Writer effectively sums up authentic Catholic beliefs about end times, refutes others.


Christ did not offer an earthly kingdom, nor did He fail, nor was He rejected by all of the Jews; His mother, the apostles, and the disciples were all Jews who accepted Him as the Messiah. The Church is not a sort of “Plan B,” but is, according to the Catechism, the “goal of all things,” reflecting the Catholic recognition of how intimately Christ has joined Himself to the Church (cf. Ephesians 5). The Old Covenant is fulfilled in the New, and there is only “one People of God of the New Covenant, which transcends all the natural or human limits of nations, cultures, races, and sexes: ‘For by one Spirit we were all baptized into one body’” (CCC 1267).

Flowing from incorrect, flawed premises, the idea of a pretribulation Rapture is foreign to Catholic theology. Based largely on St. Augustine’s City of God, the millennium has long been understood (if not formally defined) to be the Church age — a time when the King rules, even though the Kingdom has not been fully revealed (cf. CCC 567, 669).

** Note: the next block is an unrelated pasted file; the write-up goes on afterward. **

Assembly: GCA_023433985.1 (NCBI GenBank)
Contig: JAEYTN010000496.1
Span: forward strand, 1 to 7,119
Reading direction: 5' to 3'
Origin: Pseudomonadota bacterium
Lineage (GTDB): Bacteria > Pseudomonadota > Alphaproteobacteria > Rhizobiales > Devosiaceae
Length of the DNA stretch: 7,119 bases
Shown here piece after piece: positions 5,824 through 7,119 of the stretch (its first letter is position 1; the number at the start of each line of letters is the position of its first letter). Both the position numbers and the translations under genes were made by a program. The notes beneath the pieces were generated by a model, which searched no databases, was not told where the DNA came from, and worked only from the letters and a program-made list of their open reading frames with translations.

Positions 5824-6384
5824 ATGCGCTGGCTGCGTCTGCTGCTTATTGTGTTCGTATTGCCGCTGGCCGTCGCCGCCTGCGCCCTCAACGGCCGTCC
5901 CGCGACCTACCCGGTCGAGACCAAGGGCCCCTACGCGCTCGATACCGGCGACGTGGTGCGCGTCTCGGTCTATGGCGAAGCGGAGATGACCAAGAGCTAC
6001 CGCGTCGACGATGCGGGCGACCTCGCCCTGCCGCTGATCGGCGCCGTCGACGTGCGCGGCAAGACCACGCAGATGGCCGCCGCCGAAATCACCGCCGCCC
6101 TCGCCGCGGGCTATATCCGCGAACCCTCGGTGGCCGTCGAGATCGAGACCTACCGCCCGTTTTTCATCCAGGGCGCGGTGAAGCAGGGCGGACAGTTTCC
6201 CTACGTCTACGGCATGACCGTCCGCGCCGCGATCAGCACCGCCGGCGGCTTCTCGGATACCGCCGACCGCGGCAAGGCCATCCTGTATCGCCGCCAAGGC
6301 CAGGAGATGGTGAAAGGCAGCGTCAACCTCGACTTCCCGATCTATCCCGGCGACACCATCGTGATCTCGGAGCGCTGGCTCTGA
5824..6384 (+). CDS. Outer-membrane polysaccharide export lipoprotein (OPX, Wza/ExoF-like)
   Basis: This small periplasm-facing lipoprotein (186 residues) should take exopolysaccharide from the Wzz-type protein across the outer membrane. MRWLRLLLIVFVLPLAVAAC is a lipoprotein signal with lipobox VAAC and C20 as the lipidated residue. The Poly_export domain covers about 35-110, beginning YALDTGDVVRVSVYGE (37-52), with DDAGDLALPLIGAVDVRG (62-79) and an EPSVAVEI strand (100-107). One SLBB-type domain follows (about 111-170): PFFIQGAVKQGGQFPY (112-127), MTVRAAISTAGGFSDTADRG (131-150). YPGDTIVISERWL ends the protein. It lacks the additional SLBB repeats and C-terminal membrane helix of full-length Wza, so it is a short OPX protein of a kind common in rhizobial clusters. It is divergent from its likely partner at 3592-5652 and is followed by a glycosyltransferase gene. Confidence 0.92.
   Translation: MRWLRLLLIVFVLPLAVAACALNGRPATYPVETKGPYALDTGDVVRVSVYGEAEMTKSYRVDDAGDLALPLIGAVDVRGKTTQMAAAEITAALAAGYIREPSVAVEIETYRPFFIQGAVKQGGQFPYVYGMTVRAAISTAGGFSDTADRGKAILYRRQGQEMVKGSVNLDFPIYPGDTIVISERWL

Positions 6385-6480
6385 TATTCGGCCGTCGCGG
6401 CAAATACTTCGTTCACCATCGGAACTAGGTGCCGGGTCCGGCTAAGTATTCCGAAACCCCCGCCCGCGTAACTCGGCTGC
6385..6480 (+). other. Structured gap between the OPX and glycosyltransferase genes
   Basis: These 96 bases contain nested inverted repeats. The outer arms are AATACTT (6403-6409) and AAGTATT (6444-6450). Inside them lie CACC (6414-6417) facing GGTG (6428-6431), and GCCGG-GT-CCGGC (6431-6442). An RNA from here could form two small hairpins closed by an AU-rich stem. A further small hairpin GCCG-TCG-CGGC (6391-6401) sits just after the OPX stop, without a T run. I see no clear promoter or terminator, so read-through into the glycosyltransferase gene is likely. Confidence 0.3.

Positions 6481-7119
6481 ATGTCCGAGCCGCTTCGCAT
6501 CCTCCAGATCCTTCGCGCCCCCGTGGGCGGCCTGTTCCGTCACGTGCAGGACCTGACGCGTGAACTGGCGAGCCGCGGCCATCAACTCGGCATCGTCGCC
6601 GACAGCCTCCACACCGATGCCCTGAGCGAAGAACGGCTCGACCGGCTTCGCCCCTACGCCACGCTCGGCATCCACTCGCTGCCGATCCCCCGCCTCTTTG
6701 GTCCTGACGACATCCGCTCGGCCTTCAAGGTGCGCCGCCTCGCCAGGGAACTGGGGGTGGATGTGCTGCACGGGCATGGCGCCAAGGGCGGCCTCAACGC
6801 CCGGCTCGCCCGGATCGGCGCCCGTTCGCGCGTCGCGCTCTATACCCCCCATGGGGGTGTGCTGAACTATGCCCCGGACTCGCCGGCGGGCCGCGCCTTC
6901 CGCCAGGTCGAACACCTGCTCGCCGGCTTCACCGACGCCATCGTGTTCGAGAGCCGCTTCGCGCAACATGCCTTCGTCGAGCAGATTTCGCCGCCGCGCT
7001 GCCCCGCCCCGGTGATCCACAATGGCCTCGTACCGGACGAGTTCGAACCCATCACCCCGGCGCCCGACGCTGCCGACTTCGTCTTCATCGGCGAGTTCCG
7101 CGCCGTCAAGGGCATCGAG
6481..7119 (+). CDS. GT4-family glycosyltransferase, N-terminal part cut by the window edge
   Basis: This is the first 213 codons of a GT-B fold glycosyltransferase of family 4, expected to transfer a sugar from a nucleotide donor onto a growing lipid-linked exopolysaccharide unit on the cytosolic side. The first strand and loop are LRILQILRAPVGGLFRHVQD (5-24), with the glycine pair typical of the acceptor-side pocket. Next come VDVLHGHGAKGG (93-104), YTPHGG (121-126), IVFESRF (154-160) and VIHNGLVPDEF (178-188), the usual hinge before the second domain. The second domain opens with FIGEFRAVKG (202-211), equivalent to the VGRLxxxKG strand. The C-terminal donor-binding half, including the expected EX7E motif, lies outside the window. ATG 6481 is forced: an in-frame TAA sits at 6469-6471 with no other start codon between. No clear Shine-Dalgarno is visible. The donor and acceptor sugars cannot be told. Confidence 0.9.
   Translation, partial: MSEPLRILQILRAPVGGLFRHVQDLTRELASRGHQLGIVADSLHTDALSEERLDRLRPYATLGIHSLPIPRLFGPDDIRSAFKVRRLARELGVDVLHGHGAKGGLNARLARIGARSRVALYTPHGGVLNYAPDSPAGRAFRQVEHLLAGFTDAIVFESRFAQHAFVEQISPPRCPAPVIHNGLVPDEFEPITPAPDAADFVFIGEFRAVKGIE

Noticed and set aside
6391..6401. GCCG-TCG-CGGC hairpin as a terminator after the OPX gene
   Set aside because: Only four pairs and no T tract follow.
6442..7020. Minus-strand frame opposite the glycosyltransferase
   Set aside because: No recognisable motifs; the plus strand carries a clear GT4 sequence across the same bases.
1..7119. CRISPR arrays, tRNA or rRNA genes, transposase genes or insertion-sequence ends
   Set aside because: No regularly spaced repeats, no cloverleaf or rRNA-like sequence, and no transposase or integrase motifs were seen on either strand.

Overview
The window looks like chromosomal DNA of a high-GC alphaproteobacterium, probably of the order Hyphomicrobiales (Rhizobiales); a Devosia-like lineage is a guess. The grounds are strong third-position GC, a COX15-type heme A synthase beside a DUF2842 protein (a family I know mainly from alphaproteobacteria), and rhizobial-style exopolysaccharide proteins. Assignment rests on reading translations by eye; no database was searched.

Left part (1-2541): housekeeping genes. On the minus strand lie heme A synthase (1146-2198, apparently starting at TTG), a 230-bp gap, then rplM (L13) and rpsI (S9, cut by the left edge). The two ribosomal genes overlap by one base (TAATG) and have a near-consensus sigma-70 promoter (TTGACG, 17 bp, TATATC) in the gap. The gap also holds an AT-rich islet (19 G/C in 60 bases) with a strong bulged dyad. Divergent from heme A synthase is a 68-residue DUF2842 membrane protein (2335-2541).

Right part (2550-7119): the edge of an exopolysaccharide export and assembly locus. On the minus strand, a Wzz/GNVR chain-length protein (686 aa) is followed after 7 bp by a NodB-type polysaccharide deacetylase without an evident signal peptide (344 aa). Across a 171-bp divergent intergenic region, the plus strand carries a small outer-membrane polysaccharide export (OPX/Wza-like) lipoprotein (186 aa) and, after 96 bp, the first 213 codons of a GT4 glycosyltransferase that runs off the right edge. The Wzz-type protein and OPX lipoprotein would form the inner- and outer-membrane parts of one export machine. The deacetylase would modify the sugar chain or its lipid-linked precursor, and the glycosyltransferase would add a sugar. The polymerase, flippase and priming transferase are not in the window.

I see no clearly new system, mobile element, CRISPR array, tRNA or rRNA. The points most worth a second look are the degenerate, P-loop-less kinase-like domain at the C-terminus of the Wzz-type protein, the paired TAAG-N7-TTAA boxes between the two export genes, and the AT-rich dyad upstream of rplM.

…It’s no surprise that many people want to hear that they won’t have to die. Such promises of escape from suffering, illness, pain, and potential martyrdom are tempting, but they aren’t an option for Catholics. Each of us will endure suffering, and the Church will, one day, have to endure a final, great trial: “The Church will enter the glory of the kingdom only through this final Passover, when she will follow her Lord in his death and Resurrection” (CCC 677). The pretribulation Rapture, dispensationalism, and the Left Behind books, in the end, are long on promises and short on biblical, historical, and theological evidence.

Read more

Another interesting article on the Apocalypse (PDF file)